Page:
Magnus Fleetwood took a photograph of the insect bloom while he was out on a walk with his family in the woods around Aberlady, East Lothian.
The image was taken in mid-February and it is believed the ladybirds, which are rarely spotted in the winter months, were forced out of where they were hibernating due to the heavy snowfall this year.
A spokesman from East Lothian Council Countryside Rangers said: “Ladybirds are generally tucked away hibernating during winter.
"This species hibernates among leaf litter so it’s possible, albeit not certain, they were flushed out by the snow and took temporary refuge under this stone sculpture.”
The orange ladybird – Halyzia sedecimguttata – has up to 16 cream spots on its wing cases and it can grow up to 5mm.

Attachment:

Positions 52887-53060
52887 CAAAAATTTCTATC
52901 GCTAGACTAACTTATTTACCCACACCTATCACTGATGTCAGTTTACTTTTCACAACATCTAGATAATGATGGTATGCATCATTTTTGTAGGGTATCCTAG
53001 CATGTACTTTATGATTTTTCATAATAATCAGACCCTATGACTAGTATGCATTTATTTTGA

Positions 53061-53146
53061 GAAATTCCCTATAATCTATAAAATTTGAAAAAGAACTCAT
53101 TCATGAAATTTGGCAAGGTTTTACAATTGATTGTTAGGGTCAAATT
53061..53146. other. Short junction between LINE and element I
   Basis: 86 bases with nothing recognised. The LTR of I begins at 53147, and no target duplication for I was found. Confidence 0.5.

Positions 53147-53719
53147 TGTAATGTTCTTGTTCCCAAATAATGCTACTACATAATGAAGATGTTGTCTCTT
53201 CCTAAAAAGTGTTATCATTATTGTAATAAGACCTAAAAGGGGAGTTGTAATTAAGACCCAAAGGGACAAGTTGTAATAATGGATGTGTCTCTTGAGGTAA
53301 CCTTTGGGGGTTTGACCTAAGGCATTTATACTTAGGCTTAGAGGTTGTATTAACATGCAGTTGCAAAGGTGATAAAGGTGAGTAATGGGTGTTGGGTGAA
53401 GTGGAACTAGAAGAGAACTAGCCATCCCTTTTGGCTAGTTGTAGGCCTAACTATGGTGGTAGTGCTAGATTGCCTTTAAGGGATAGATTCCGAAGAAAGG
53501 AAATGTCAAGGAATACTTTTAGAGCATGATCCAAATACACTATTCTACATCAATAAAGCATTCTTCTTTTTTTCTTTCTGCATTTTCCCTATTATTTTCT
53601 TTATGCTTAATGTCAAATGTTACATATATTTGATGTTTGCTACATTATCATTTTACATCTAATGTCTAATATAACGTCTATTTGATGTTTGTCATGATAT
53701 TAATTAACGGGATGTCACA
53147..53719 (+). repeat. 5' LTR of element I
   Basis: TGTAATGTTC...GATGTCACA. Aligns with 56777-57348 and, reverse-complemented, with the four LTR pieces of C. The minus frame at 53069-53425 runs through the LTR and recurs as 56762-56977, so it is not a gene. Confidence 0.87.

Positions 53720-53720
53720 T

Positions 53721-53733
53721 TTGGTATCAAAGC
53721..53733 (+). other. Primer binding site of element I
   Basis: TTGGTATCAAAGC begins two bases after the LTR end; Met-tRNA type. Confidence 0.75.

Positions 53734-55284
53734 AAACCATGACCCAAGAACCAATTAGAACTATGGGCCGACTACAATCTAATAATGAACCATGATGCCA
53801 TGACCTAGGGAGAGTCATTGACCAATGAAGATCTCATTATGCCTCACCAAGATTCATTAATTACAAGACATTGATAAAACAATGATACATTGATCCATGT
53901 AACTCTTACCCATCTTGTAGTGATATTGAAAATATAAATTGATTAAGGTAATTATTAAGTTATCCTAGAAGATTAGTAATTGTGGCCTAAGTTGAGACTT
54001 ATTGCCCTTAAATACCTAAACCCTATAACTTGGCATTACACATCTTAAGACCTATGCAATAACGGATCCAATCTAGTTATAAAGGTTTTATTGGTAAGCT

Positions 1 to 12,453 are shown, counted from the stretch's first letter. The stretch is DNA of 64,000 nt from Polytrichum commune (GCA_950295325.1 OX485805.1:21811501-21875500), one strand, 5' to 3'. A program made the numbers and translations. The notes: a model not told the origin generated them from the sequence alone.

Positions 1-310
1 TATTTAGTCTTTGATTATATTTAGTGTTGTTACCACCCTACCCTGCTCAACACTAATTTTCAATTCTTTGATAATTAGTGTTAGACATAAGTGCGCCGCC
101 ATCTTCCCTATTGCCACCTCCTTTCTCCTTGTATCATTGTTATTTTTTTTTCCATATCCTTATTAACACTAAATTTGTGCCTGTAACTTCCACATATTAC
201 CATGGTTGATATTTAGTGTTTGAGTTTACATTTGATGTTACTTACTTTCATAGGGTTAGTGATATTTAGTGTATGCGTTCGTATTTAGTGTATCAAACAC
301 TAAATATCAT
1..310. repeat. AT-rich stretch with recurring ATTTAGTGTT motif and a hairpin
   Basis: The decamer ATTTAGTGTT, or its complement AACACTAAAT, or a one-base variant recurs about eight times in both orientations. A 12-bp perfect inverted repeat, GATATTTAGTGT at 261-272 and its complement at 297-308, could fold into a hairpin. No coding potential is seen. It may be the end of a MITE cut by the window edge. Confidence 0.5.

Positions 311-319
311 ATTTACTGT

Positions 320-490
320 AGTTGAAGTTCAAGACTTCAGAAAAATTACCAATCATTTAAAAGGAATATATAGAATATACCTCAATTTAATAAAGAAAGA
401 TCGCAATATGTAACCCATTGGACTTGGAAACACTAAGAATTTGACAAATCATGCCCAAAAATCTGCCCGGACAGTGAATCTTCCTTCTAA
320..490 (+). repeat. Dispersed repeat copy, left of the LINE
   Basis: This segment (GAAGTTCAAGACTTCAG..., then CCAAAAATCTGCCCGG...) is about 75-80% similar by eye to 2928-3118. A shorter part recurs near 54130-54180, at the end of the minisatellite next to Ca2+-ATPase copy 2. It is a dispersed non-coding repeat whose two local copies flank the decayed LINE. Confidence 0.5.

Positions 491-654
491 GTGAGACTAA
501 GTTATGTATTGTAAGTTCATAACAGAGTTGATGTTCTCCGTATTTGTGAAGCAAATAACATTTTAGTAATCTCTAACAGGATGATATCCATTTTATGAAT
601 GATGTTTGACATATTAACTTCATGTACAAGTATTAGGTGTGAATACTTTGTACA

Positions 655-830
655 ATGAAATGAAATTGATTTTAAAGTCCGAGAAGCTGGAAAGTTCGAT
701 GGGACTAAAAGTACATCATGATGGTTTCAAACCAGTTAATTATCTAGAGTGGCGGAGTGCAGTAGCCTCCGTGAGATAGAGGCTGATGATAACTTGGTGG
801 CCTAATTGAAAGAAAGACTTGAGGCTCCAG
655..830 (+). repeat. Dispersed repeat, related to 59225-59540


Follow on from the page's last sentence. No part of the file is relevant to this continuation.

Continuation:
According to UK conservation charity the Woodland Trust, the best time to spot the insects is between April and October in broadleaf woodland where they will likely be on the leaves of their favourite trees: ash and sycamore.
It is a native species and while they are common to see in England, sightings of them are more rare in Scotland.
The lifecycle of a ladybird consists of four phases: the egg; the larval stage, during which the larva undergoes a series of moults; the pupa, where it develops into an adult; and the adult phase, during which the female lays eggs in batches of up to 40.
The collective noun for ladybirds is a loveliness or a bloom.